A blog for 40-something women navigating married life and working from home. All while rediscovering who they are in a new decade of life. 

Lessons Learned at Work, Part Three

Lessons Learned at Work, Part Three

This the final part of my Lessons Learned at Work Series. Read parts One and Two

Your job is to make your boss’ job easier

This idea rankles a lot of people, because they think that their boss doesn’t do anything so why should they make their job easier? It’s true that there are terrible managers, but that’s a whole other post.

Your boss hired you to do a job, and they expect you to meet and exceed the expectations of that job. If you’re not, and your boss is always having to fix or redo what you’re suppose to do, then you are not doing your job. And your making your bosses job harder. I want my boss to know that I have things under control, so that when he is out of the store he doesn’t have to worry. I make sure that I know what his priorities are, so that his priorities become my priorities.

Embrace change

I’ve been in retail for 15 years, and it is constantly changing. And I’m not just talking about the daily merchandising and seasonal changes that come in running a store. The way that we run things have changed. Our processes have changed. So, as someone who normally hates change, I’ve had to learn to embrace change at work. I’ve also had to learn to be positive when talking about those change with those I work with.

Let your people talk

I’m a supervisor, so it’s my job to keep people busy. But sometimes my people need to talk. And sometimes I need to let them. They need to tell me about their family and their lives. They need to vent. They just need someone to listen. So I let them talk. And in doing so, I’ve developed trusting and solid relationships with the people I work with.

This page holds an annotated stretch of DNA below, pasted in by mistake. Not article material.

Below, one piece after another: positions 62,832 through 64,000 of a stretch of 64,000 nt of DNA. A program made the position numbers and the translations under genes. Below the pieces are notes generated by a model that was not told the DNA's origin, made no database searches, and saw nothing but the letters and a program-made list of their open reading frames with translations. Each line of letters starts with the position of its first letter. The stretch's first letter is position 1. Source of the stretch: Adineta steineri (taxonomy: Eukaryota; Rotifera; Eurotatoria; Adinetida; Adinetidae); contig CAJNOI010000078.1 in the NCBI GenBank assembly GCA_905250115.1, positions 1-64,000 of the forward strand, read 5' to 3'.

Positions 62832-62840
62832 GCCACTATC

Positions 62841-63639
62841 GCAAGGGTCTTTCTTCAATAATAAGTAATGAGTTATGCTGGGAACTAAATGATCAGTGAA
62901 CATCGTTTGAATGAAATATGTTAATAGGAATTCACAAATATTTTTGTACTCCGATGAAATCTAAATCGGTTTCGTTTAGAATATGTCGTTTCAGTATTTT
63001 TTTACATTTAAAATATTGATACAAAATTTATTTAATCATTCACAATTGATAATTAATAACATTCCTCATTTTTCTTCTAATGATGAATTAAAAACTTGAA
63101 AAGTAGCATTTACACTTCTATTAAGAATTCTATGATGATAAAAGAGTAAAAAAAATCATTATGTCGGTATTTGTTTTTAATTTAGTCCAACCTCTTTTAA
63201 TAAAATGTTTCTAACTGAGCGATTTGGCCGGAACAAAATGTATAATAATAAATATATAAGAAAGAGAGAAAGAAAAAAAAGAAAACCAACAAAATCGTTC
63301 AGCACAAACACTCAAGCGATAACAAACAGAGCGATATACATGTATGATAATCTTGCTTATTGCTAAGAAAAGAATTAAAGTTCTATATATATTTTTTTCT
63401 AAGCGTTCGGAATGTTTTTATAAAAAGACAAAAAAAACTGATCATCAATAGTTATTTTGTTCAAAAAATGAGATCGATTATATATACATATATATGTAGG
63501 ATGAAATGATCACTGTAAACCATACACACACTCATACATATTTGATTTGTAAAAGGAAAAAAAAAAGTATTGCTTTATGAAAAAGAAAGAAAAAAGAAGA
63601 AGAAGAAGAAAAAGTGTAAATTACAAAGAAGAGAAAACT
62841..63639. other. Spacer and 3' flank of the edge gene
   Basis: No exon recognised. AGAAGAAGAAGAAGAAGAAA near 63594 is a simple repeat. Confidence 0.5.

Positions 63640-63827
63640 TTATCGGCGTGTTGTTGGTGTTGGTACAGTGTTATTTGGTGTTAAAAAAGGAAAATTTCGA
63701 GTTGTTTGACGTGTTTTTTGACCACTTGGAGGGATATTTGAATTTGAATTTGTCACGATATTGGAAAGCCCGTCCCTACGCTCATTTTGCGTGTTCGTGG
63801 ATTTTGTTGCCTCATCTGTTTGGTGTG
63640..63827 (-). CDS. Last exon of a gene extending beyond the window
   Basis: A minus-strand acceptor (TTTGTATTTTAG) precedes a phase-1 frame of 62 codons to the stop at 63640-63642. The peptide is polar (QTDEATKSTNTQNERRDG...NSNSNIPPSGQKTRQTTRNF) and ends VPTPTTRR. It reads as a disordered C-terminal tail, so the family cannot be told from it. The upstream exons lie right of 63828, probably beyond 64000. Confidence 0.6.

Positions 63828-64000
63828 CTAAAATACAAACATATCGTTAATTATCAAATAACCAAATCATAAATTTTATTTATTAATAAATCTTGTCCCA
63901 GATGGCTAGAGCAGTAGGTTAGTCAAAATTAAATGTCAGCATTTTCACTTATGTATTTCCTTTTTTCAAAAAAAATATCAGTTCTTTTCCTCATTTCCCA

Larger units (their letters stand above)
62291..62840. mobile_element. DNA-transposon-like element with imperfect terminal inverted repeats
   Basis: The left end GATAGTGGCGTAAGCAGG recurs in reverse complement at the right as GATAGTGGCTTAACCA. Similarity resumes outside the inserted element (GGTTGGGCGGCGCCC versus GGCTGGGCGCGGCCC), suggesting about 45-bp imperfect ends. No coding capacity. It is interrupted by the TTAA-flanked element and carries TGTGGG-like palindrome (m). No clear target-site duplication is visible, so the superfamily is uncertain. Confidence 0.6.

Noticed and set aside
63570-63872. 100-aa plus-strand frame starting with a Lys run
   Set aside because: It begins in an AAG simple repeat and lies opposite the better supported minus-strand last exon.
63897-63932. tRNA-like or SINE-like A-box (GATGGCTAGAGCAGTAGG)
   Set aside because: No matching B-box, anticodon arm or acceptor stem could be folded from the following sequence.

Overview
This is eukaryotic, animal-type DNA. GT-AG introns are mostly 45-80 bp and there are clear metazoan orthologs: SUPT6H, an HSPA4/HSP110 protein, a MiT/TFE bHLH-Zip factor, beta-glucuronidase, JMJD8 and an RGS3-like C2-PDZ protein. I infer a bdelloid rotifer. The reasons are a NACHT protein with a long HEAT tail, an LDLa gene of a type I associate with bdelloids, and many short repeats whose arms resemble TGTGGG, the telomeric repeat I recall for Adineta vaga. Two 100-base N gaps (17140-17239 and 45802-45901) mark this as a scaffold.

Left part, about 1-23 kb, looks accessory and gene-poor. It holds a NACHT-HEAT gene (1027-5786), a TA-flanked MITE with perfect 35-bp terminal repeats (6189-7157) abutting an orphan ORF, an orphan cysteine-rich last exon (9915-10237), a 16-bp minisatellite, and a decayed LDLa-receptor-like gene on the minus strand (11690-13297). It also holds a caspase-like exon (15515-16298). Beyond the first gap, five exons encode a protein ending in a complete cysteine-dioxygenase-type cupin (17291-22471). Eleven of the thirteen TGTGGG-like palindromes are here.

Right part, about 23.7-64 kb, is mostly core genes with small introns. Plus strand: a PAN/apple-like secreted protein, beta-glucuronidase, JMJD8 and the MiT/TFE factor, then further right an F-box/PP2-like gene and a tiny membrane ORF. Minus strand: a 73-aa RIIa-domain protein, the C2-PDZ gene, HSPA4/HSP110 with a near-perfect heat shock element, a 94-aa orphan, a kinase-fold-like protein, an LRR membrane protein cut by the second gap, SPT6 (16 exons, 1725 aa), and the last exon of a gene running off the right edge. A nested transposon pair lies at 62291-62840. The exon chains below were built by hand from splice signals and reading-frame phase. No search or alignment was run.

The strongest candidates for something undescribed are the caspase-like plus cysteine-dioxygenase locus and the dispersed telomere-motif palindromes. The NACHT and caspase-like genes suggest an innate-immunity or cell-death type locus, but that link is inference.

Only what goes undone gets noticed

This is a hard one to swallow sometimes. I can have the store looking perfect but the one item without a price tag that I missed, it’s the only thing that store manager notices. Or at least that he mentions. He does notice how good the store looks but that’s not what he is going to point out.

You won’t always get a thank you for what you did right. That’s just how it is. So I’ve learned to accept that. From my bosses anyway. I try to remember to thank my people and recognize what they do. That’s the kind of boss I want to be.

Never say never

I once said that I never wanted to work in grocery. A few years later I became the department manger. I was over grocery for seven years. I once said that I never wanted to be an assistant manger. This is my third year in that position. Never say never, people.

There’s a difference between being a boss and being bossy

Anyone can tell people what to do. And a lot of people enjoy doing that. But that doesn’t make you a boss. A true boss is a leader. They realize that they have a responsibility to those that they supervise. They support and mentor those people. They have the hard conversations so that their people can grow and succeed. And when the chips are down they are right there with their people helping set things right.

These are just a few things that I’ve learned from fifteen years in the workforce. What have you learned? I would love to hear about your work experiences in the comments!

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